Husky's lawsuit was filed back in May, but it burst into the public eye only recently, when the Toronto Globe and Mail reported the legal battle in the Superior Court of Justice in Ontario. Husky wants monetary damages from Schad, Athena Automation, an affiliated Schad firm and Sipa, the Italian blow molding machinery supplier that has teamed with Athena to make PET preform systems — a direct challenge to Husky, which has the largest share of that market worldwide, by far.
Husky's suit accuses Schad of breaching confidentially agreements and a five-year non-compete agreement with Husky when he left after the sale to Onex. According to Husky's lawsuit, Schad and his family got $400 million for their ownership stake.
But the countersuit filed by Schad claims that, initially, Husky President and CEO John Galt repeatedly talked with Athena about developing its A150 design into a prototype, small-tonnage injection molding press for Husky. According to Schad, Galt "indicated that Husky was very interested in working with Athena on the commercialization of the A150."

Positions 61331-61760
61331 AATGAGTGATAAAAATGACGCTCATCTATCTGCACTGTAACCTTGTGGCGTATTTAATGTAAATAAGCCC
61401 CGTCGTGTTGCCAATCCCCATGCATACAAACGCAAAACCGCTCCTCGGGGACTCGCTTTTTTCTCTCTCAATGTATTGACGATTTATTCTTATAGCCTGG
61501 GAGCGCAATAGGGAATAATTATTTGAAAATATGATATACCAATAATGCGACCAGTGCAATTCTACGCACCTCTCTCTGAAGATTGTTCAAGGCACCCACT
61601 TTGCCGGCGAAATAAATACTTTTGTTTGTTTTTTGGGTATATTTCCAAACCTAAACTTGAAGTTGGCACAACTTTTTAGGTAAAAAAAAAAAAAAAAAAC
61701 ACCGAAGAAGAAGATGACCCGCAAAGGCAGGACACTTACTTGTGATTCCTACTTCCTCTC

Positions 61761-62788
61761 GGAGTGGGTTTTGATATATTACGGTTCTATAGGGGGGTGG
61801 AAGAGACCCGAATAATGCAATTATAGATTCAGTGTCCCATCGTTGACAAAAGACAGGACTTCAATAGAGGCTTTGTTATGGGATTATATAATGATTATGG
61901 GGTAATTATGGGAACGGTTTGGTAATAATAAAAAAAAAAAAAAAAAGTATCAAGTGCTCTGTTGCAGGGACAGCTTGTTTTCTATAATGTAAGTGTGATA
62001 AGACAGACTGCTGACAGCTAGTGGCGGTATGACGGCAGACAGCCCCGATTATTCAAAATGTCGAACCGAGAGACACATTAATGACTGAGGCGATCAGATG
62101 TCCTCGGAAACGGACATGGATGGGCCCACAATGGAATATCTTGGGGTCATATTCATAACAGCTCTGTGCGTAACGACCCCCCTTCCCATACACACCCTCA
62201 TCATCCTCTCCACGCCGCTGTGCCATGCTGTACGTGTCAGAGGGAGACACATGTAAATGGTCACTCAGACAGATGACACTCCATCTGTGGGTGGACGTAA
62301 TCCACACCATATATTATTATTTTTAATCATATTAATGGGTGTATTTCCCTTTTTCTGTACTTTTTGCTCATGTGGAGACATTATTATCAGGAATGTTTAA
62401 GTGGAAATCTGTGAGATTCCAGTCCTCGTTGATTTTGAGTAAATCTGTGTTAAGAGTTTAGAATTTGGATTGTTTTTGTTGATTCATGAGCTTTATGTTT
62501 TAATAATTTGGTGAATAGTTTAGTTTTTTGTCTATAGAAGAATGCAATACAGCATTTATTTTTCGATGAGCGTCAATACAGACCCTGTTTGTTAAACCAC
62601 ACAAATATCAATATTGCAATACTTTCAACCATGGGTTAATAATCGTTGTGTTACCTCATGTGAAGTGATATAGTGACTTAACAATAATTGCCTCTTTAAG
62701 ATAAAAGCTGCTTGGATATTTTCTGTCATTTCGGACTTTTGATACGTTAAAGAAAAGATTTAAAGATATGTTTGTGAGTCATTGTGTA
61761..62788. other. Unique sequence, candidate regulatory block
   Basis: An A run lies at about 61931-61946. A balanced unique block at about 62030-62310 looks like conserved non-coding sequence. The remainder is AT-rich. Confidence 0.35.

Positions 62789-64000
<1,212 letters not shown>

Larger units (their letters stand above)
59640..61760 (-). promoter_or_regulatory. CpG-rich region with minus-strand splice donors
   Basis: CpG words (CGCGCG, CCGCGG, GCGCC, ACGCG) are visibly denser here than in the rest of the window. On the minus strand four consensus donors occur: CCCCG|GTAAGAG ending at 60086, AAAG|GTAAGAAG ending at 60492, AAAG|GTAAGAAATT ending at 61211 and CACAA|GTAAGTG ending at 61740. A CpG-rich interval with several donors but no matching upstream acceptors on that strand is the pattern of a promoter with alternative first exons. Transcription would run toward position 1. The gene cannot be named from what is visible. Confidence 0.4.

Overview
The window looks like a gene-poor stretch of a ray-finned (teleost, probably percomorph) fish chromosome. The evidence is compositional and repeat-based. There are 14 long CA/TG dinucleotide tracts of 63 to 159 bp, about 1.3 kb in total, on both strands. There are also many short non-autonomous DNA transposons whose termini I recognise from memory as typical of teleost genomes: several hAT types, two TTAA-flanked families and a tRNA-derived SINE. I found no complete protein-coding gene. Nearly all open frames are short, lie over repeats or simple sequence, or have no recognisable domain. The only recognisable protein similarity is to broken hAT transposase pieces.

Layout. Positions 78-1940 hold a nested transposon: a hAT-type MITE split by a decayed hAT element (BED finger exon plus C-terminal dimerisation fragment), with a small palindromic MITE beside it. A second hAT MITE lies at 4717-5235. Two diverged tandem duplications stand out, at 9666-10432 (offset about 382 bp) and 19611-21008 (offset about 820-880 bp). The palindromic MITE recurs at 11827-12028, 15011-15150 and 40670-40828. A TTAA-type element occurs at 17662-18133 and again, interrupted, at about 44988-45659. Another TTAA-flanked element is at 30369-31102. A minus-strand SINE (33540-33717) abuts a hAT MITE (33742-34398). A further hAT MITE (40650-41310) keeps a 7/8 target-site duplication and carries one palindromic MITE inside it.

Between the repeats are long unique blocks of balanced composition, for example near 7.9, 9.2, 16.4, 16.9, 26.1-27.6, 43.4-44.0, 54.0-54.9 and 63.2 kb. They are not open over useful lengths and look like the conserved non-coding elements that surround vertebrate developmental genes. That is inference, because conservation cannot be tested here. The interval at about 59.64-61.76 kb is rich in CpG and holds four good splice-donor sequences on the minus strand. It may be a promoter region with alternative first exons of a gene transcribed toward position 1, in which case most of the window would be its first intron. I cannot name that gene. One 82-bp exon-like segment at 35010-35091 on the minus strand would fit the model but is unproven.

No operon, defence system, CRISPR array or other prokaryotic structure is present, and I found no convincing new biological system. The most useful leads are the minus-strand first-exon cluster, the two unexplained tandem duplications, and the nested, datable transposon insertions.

Asked to comment for this article, a Husky spokeswoman said the company has not filed a response to Schad's counterclaim. The company issued a statement saying it is committed to protect its investments in innovation.
"Based on his former relationship with Husky and his agreements with the company, Robert Schad had a legal obligation to not misuse or disclose any Husky confidential information. As a last resort, we have now initiated legal proceedings against Robert Schad, Athena, Sipa and others," Husky said in the statement.
Husky's lawsuit in Ontario gives its side of the story.
Husky said that, as part of the sale, Schad agreed to keep Husky technical information confidential. Then Schad formed Athena in Vaughn, Ontario.
"Beginning in 2008 and continuing until late 2012, Schad represented to Husky that Athena was not going to compete in any way with Husky," the Bolton, Ontario, machinery maker said in the suit. But that was not true, Husky claims, saying Athena and Sipa used confidential Husky information "to develop equipment competitive to Husky's."